screen-shot-2016-12-05-at-9-09-38-amThe Centre for Law and Democracy (CLD) and the Bank Information Center (BIC) have jointly prepared Comments on the Public Information Interim Policy of the Asian Infrastructure Investment Bank (AIIB) in preparation for the first annual review of the Policy, due in January 2017. The analysis shows that the AIIB is lagging behind other international financial institutions (IFIs) when it comes to information disclosure.

Click here to read the Comments
Click here to read the AIIB’s Public Information Interim Policy

“It is positive that the AIIB adopted an Interim Policy on information soon after it was created”, said Toby Mendel, Executive Director of CLD. “But as we approach the first anniversary of that Policy it is time for the AIIB to significantly upgrade its commitments in this area.”

Some of the key problems with the Interim Policy, as outlined in the Comments, are:
• The scope of proactive publication commitments lags far behind better practice IFIs.
• The regime of exceptions is vastly overbroad, including many open-ended exceptions, lacking harm tests in many cases and failing to provide for any public interest override.
• The failure of the AIIB to adopt guidelines on implementation means that the Interim Policy lacks almost any procedural rules governing the processing of requests.
• Unlike many IFIs, there is no provision for an appeal to an independent oversight body.
• As a matter of practice, the AIIB has on at least some occasions failed to process requests for information.

CLD calls on AIIB to undertake a wide-ranging consultation on the Interim Policy as part of its first annual review and then to introduce major changes so as to bring the rules more into line with the practice of other IFIs.

For further information, please contact:

Toby Mendel
Executive Director
Centre for Law and Democracy
Email: toby@law-democracy.org
+1 902 431-3688
www.law-democracy.org
twitter: @law_democracy

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Myanmar: Workshops on Media Freedom and the Right to Information

imagesOver the past few days, the Centre for Law and Democracy (CLD), with support from International Media Support and FOJO Media Institute, hosted a series of workshops with its partners, the Myanmar Media Lawyers’ Network (MMLN), Pyi Gyi Khin (PGK), the Civil Society RTI Technical Working Group and the Myanmar Press Council (MPC). The workshops focused on the right to information and content restrictions in various Myanmar laws. The latter was particularly timely as senior representatives of the Eleven Media Group were taken into custody on allegations of having breached the defamation provisions in the 2013 Telecommunications Law while a CLD sponsored workshop on this was taking place.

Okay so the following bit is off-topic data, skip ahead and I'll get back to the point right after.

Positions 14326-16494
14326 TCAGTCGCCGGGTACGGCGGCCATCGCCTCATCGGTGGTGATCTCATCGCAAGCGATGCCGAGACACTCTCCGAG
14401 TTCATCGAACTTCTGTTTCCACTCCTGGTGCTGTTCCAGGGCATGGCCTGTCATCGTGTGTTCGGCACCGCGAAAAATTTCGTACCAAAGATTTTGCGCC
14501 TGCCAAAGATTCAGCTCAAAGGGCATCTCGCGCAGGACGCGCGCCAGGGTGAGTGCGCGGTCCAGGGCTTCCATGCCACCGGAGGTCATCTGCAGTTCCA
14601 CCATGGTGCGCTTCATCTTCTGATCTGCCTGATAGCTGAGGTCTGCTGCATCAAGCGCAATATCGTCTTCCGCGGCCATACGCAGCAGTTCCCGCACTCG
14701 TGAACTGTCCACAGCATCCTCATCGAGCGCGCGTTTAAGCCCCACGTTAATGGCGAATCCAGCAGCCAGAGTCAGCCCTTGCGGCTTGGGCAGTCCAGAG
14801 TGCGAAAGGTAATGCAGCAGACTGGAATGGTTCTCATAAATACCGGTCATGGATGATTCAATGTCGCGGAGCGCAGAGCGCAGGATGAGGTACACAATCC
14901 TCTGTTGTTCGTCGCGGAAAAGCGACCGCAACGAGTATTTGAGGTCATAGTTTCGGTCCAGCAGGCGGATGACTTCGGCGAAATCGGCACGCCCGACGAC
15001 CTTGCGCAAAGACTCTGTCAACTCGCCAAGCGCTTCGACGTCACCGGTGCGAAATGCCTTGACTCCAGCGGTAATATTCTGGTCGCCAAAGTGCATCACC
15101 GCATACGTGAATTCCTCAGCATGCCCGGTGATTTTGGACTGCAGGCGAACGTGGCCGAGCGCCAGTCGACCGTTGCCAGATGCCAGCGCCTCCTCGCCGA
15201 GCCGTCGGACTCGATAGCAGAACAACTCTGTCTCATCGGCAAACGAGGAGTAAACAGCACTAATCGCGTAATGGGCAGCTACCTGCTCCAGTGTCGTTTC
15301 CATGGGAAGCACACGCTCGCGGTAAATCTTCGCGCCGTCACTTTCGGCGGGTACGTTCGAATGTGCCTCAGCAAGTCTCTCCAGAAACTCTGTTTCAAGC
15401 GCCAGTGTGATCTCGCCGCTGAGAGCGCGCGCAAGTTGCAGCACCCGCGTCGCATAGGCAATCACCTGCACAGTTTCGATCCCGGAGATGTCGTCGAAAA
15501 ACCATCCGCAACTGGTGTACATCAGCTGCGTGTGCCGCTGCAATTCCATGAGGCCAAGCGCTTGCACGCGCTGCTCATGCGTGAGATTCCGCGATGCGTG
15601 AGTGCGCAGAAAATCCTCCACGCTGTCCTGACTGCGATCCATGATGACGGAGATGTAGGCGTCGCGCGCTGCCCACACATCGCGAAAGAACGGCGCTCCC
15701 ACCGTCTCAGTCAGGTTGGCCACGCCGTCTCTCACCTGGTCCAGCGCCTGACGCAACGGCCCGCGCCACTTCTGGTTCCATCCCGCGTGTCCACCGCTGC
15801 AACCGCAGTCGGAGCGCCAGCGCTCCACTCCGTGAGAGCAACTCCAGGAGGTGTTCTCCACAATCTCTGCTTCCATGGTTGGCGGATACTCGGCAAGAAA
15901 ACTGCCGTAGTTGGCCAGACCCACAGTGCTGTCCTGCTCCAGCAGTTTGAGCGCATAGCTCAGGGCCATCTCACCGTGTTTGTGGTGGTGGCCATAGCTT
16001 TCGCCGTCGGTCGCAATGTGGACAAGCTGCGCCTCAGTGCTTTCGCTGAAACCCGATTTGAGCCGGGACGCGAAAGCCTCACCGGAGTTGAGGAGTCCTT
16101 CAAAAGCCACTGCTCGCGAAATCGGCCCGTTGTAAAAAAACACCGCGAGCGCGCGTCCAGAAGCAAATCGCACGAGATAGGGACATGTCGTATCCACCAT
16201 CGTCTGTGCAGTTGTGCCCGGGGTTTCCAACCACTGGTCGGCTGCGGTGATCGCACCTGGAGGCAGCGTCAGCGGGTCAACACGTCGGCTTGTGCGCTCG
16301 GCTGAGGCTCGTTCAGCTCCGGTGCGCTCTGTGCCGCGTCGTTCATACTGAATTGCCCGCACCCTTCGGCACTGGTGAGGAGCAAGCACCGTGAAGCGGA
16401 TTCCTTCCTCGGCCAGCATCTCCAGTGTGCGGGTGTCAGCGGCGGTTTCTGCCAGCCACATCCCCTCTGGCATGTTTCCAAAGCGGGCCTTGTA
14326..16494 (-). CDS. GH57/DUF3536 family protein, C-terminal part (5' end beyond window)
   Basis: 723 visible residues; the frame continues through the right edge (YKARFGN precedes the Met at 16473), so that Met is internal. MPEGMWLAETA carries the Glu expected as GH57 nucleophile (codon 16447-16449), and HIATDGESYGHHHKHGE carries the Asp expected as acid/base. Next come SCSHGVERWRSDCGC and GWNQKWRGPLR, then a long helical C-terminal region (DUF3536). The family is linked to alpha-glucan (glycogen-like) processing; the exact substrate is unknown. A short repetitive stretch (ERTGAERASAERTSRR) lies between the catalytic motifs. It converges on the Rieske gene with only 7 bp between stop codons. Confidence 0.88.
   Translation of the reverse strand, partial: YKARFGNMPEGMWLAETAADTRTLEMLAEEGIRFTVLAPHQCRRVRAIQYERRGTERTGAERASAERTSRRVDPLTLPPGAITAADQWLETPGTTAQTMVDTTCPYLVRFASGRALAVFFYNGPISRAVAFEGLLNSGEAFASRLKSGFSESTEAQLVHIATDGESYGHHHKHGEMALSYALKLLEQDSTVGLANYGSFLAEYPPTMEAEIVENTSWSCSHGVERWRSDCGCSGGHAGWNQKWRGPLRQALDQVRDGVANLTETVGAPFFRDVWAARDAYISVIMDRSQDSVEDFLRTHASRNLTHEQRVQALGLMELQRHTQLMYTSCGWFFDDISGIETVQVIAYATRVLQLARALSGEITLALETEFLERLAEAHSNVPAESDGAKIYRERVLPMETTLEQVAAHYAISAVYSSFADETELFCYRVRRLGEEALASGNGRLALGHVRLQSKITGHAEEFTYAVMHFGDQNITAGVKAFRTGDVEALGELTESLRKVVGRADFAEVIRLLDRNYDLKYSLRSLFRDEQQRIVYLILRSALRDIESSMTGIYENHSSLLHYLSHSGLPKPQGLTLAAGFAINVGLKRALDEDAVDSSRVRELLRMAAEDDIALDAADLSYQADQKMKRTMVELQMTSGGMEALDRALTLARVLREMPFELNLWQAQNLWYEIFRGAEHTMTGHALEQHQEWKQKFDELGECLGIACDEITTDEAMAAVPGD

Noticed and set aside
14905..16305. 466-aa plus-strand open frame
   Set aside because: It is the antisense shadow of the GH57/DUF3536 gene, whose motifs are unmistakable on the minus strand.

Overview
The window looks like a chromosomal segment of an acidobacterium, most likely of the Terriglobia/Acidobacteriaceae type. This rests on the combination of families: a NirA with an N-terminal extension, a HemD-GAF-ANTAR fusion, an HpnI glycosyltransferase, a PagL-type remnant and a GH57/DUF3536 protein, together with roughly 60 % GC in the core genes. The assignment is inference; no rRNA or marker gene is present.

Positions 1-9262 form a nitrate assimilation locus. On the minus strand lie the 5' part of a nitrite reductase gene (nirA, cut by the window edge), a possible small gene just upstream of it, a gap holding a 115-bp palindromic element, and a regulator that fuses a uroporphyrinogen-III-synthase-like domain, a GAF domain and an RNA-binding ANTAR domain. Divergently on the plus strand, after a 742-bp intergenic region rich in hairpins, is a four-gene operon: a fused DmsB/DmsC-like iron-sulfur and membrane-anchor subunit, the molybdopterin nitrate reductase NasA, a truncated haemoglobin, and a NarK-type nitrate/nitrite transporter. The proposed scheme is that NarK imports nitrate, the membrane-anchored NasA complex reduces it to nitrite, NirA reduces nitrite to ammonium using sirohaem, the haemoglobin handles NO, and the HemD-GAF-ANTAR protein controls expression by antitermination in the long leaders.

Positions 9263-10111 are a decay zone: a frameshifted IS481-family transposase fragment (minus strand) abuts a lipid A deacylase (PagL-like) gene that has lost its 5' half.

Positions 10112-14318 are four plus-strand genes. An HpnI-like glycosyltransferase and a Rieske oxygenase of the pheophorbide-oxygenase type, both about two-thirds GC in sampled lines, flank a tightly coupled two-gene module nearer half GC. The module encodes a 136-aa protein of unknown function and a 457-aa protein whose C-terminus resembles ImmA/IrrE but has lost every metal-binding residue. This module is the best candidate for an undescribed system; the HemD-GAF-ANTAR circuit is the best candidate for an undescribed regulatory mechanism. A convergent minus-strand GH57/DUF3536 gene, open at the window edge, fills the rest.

“Myanmar has made significant progress in reforming its media laws,” said Toby Mendel, Executive Director of CLD. “But there is still an urgent need to reform the content restrictions in other laws and to adopt a right to information law.”

The workshops provided opportunities for legal experts, senior journalists, leading civil society organisations and members of the MPC to discuss the need for further law reform efforts. Article 66(d) of the 2013 Telecommunications Law, which criminalises not only defamation but also a range of other often vague types of statements disseminated via a “telecommunications network”, was a particular focus due not only to the current arrests but also because of the number of other cases which have been launched in recent months.